Ray Richmond contributes to Deadline’s TCA coverage.
Television writers and producers aren’t supposed to treasure directors, generally viewing them instead as a necessary evil. But Greg Berlanti evidently failed to receive that memo this morning as he positively gushed during a TCA session about Danny Cannon‘s directorial contributions to his new CW series The Tomorrow People. Berlanti referred to Cannon, who directed both the pilot and second episode of the SFX-rich series, as “the unsung hero” of the effects. Berlanti stressed, “The art of pilot directing is, I think, even more challenging than feature directing in that (the director) has to create an entire world and an entire aesthetic and tell a story in a much short period of time, and with a lot less money. They also have to make a lot of creative decisions themselves.” He emphasized that all TV directors should get “a tremendous amount more credit” that they do. “As someone who has written a number of pilots, you really begin to worship the people who are experts at this art form,” Berlanti continued. “I’ve been blessed to work with people like David Nutter and Danny (Cannon), who really achieve a feature look and style.”
Related: TCA: “Good Time” To Be Director In TV, Says DGA Prez & FX Series Helmers READ MORE »
Danny Cannon is set to direct and executive produce the CW drama pilot The Tomorrow People, the Warner Bros./Berlanti TV-produced adaptation of the British sci-fi series. Phil Klemmer wrote the script and exec produces with Greg Berlanti, Julie Plec and Cannon. Cannon’s pilot directing credits include the CSI franchise and Nikita.
RJ Cutler, who directed the pilot for ABC’s freshman drama Nashville, will helm CBS’ drama pilot The Ordained. The project, from CBS TV Studios and writer Lisa Takeuchi Cullen, centers on the son of a Kennedy-esque family who leaves the priesthood and becomes a lawyer to prevent his politician sister from being assassinated. CAA-repped Cutler serves as an executive producer on Nashville.
Emmy winner Todd Holland has signed on to direct the NBC single-camera comedy pilot Donor Party, from writer Alex Schemmer and Universal TV. It is about a guy who discovers he’s got children from sperm donations he’d made years ago. Holland is joining with his producing partner Karey Burke who will executive produce through their Dark Toy banner. Holland executive produces with Burke freshman NBC comedy Go On whose pilot he directed last season. Read More »
TNT is saddling up for Gateway, handing out a cast-contingent pilot order to the action/adventure project from Bruce C. McKenna and Danny Cannon. The project, produced by Warner Horizon, was first announced at Turner’s upfront … Read More »
Here is the second-annual honor roll of the best and brightest at the broadcast upfront. First off, to all who got their pilots picked up to series — congratulations. You’re already winners. This is a list of those who took their upfront success to an extra level:
Whitney Cummings: The undisputed queen of Upfront 2011. She is behind two new comedy series that are among the highest-profile new half-hour entries next fall. She created, stars in and executive produces her eponymous comedy for NBC, which was assigned the network’s best comedy slot, following The Office. She also co-wrote on spec with Michael Patrick King the CBS comedy 2 Broke Girls, which broke records as CBS’ best-testing pilot (comedy or drama) ever. Both were the first comedy pilots to get a series order at their networks. Cummings, who also has a talk show in contention at E!, will serve as an executive producer on 2 Broke Girls but will be full-time on Whitney, which was in first position. I hope that doesn’t impact 2 Broke Girls, which King is expected to run/co-run, because the pilot indeed looks great. Honorable mention in the category of creators with multiple projects for Andrew Reich and Ted Cohen. One of their two ABC pilots, Work It, was picked up to series, while the other, Smothered, is very much in contention for midseason.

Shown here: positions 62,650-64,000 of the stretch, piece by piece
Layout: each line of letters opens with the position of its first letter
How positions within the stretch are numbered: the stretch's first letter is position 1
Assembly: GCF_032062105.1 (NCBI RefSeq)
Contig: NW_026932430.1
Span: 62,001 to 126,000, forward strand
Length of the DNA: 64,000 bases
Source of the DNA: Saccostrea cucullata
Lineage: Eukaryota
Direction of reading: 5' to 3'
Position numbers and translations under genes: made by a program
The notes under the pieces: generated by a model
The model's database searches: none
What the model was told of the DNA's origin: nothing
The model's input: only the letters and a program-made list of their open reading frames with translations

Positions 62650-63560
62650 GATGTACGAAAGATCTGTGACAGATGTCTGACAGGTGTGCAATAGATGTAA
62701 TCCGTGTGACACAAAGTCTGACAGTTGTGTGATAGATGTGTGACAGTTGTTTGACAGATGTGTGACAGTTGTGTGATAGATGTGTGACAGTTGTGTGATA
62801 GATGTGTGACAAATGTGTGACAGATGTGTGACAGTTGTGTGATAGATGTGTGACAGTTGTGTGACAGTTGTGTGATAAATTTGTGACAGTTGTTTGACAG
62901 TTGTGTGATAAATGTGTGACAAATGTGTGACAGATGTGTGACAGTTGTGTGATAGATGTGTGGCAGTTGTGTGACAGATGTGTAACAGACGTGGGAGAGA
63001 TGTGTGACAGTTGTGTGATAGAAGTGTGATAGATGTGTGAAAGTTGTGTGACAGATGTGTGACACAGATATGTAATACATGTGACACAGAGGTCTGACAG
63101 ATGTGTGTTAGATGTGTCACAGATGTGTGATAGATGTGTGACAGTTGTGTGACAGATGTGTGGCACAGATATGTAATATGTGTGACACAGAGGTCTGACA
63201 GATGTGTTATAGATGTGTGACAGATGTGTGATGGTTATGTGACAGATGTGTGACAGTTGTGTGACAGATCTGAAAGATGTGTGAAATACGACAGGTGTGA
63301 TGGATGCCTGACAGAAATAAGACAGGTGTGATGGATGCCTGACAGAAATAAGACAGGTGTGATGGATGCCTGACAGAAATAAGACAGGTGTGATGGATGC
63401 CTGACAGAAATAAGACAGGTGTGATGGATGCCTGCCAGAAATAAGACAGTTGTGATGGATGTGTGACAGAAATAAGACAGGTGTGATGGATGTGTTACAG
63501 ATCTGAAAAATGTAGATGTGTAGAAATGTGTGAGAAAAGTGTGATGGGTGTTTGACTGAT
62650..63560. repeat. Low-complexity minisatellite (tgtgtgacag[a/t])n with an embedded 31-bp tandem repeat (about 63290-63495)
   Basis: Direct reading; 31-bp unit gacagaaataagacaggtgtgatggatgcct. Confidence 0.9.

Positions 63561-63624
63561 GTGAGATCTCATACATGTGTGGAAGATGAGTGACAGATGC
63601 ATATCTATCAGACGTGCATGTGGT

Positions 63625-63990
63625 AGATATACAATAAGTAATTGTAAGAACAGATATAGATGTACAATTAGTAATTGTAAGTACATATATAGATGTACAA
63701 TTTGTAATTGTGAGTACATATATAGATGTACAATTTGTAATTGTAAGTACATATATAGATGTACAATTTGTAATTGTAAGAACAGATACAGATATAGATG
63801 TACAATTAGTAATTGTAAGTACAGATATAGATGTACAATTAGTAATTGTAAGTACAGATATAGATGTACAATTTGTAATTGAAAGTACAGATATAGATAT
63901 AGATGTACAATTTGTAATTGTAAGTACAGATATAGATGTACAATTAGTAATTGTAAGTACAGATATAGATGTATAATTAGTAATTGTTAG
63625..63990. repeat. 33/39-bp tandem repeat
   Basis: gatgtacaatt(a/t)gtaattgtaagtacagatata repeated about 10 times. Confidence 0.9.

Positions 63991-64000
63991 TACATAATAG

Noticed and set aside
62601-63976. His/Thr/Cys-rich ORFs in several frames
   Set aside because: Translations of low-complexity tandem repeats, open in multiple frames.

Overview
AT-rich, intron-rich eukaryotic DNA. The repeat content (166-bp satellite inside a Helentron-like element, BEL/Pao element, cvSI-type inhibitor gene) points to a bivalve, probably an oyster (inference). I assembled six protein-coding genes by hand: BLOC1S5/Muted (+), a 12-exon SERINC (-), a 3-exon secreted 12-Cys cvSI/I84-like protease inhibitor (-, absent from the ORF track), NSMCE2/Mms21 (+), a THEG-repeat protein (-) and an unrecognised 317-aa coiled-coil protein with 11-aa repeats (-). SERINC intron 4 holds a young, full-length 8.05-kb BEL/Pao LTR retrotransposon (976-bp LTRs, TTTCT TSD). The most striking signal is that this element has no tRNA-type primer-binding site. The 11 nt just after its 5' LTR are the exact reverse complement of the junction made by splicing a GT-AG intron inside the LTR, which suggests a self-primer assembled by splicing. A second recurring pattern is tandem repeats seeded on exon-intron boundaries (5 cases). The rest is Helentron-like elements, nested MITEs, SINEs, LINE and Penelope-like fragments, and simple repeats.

What a comeback for J.J. Abrams! After his high-profile NBC drama Undercovers went bust last fall, some questioned whether the networks will continue to bet on him. But bet they did this upfront, with both pilots he produced, CBS’ Person of Interest and Fox’s Alcatraz, going to series. Person of Interest instantly became one of the most anticipated new fall series when CBS made it its new Thursday 9 PM anchor. The network also said it was its best-testing drama pilot ever. And over at Fox, Alcatraz prevailed over several high-profile pilots to land one of only two drama series spots. Then, as icing on the cake, Abrams’ modestly rated but well-liked Fox sci-fi series Fringe got a renewal for next season, bringing the producer’s series for next season to three. Read More »
In a series of stories, I’ll take an analytical look at the current broadcast pilot season and some of its trends and heroes.
In what was probably the last big pilot director signing this season, Jaume Collet-Sera yesterday closed a … Read More »
Former Dexter director-producer Michael Cuesta, who most recently helmed the pilot for CBS’ cop family drama Blue Bloods, has signed on to direct Showtime’s drama pilot Homeland, a psychological thriller from former 24 showrunner Howard Gordon based on an … Read More »
After a popular Nikita movie and series, why retell the story yet again in a new series? It’s a legitimate question and one the writer of the upcoming CW series Nikita Craig Silverstein asked himself when Warner Bros. TV approached him with the idea to do something with the title. … Read More »